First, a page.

drake

1
[ dreyk ]
/ dreɪk /

noun

a male duck.Compare duck1 (def. 2).

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Origin of drake

1
1250–1300; Middle English; cognate with Low German drake,dialectal German drache; compare Old High German antrahho,anutrehho male duck

Definition for drake (2 of 3)

drake2
[ dreyk ]
/ dreɪk /

noun

a small cannon, used especially in the 17th and 18th centuries.
Archaic. a dragon.

Origin of drake

2
before 900; Middle English; Old English draca<Latin dracōdragon

Definition for drake (3 of 3)

Drake
[ dreyk ]
/ dreɪk /

noun

Sir Francis, c1540–96, English admiral and buccaneer: sailed around the world 1577–80.
Joseph Rod·man [rod-muhn], /ˈrɒd mən/, 1795–1820, U.S. poet.
Dictionary.com Unabridged Based on the Random House Unabridged Dictionary, © Random House, Inc. 2020

Example sentences from the Web for drake

British Dictionary definitions for drake (1 of 3)

drake1
/ (dreɪk) /

noun

the male of any duck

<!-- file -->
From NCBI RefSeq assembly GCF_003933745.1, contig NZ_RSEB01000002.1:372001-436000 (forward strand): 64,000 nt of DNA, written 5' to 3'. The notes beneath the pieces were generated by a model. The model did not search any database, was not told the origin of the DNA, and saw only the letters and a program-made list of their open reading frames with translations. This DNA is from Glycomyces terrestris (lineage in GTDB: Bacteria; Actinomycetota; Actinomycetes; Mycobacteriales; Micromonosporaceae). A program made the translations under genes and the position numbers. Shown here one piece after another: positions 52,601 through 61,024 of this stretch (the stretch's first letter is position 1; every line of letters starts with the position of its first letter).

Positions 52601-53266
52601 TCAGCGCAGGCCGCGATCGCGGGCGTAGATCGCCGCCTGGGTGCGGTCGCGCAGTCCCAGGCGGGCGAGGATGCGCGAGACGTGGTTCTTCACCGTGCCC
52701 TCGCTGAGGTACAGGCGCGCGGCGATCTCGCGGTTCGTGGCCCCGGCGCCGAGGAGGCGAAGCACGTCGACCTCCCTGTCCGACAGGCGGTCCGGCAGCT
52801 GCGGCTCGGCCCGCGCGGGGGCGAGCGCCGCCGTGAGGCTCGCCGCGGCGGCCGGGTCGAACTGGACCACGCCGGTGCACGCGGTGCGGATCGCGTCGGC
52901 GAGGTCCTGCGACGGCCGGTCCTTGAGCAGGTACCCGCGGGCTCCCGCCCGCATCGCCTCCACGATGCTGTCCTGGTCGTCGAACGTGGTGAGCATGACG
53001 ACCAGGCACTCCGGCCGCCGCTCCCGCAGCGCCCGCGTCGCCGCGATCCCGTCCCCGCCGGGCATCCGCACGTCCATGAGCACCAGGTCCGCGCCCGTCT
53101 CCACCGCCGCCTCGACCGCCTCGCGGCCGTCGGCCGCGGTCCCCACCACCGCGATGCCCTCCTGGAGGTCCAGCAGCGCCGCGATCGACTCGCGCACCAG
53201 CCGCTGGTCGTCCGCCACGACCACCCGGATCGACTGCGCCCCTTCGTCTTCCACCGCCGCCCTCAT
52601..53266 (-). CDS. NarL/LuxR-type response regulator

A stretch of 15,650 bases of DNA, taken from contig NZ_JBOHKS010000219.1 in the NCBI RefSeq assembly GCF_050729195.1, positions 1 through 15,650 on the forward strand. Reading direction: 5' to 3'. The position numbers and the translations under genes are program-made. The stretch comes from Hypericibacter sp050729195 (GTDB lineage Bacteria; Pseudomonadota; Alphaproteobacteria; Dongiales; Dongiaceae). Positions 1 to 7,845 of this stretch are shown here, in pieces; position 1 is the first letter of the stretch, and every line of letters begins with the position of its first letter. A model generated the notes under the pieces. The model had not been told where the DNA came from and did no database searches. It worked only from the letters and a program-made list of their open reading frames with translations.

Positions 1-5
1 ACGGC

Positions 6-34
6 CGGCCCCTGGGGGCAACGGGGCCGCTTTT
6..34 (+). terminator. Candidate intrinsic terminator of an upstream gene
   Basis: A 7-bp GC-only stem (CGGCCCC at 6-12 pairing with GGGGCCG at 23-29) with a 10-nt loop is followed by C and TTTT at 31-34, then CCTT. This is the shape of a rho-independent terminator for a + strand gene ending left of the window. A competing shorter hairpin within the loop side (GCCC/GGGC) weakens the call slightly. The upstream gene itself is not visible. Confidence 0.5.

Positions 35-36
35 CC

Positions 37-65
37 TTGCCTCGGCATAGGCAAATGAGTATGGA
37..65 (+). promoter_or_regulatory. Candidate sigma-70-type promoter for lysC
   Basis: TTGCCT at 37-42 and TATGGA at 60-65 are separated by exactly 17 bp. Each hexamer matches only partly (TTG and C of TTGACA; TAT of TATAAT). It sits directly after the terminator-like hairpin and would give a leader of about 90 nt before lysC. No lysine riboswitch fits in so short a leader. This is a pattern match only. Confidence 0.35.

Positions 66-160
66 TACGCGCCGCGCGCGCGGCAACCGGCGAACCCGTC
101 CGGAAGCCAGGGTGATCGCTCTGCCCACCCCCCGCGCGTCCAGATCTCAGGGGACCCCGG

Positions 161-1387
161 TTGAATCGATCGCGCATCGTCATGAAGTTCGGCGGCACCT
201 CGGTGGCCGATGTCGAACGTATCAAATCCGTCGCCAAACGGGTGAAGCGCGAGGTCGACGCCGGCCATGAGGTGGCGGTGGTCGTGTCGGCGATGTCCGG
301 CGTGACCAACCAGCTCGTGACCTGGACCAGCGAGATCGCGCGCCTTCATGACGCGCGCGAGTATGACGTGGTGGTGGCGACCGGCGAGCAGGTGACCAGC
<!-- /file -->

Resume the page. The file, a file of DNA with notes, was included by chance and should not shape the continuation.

Word Origin for drake

C13: perhaps from Low German; compare Middle Dutch andrake, Old High German antrahho

British Dictionary definitions for drake (2 of 3)

drake2
/ (dreɪk) /

noun

angling an artificial fly resembling a mayfly
history a small cannon
an obsolete word for dragon

Word Origin for drake

Old English draca, ultimately from Latin dracō dragon

British Dictionary definitions for drake (3 of 3)

Drake
/ (dreɪk) /

noun

Sir Francis. ?1540–96, English navigator and buccaneer, the first Englishman to sail around the world (1577–80). He commanded a fleet against the Spanish Armada (1588) and contributed greatly to its defeat
Collins English Dictionary - Complete & Unabridged 2012 Digital Edition © William Collins Sons & Co. Ltd. 1979, 1986 © HarperCollins Publishers 1998, 2000, 2003, 2005, 2006, 2007, 2009, 2012